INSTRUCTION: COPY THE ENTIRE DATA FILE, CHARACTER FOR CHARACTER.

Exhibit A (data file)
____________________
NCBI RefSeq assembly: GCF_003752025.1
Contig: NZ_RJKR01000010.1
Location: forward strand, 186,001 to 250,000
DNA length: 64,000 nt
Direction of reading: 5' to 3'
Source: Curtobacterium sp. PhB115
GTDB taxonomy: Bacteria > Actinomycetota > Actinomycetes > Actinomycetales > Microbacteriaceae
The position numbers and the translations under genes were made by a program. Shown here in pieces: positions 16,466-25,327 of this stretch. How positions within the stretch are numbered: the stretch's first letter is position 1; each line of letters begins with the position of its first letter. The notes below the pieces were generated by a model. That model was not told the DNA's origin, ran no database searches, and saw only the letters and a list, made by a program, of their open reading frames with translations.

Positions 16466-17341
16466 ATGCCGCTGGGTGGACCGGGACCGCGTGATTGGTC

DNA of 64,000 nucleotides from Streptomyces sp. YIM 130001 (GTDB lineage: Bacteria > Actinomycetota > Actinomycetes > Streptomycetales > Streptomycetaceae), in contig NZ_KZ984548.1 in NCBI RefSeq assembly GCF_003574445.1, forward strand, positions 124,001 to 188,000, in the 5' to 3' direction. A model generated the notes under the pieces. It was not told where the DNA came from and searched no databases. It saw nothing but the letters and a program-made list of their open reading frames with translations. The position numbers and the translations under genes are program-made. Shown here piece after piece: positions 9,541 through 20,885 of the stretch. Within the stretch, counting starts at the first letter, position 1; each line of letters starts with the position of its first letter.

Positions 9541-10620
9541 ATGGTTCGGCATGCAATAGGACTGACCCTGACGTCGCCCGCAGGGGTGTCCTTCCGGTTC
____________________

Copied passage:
NCBI RefSeq assembly: GCF_003752025.1
Contig: NZ_RJKR01000010.1
Location: forward strand, 186,001 to 250,000
DNA length: 64,000 nt
Direction of reading: 5' to 3'
Source: Curtobacterium sp. PhB115
GTDB taxonomy: Bacteria > Actinomycetota > Actinomycetes > Actinomycetales > Microbacteriaceae
The position numbers and the translations under genes were made by a program. Shown here in pieces: positions 16,466-25,327 of this stretch. How positions within the stretch are numbered: the stretch's first letter is position 1; each line of letters begins with the position of its first letter. The notes below the pieces were generated by a model. That model was not told the DNA's origin, ran no database searches, and saw only the letters and a list, made by a program, of their open reading frames with translations.

Positions 16466-17341
16466 ATGCCGCTGGGTGGACCGGGACCGCGTGATTGGTC

DNA of 64,000 nucleotides from Streptomyces sp. YIM 130001 (GTDB lineage: Bacteria > Actinomycetota > Actinomycetes > Streptomycetales > Streptomycetaceae), in contig NZ_KZ984548.1 in NCBI RefSeq assembly GCF_003574445.1, forward strand, positions 124,001 to 188,000, in the 5' to 3' direction. A model generated the notes under the pieces. It was not told where the DNA came from and searched no databases. It saw nothing but the letters and a program-made list of their open reading frames with translations. The position numbers and the translations under genes are program-made. Shown here piece after piece: positions 9,541 through 20,885 of the stretch. Within the stretch, counting starts at the first letter, position 1; each line of letters starts with the position of its first letter.

Positions 9541-10620
9541 ATGGTTCGGCATGCAATAGGACTGACCCTGACGTCGCCCGCAGGGGTGTCCTTCCGGTTC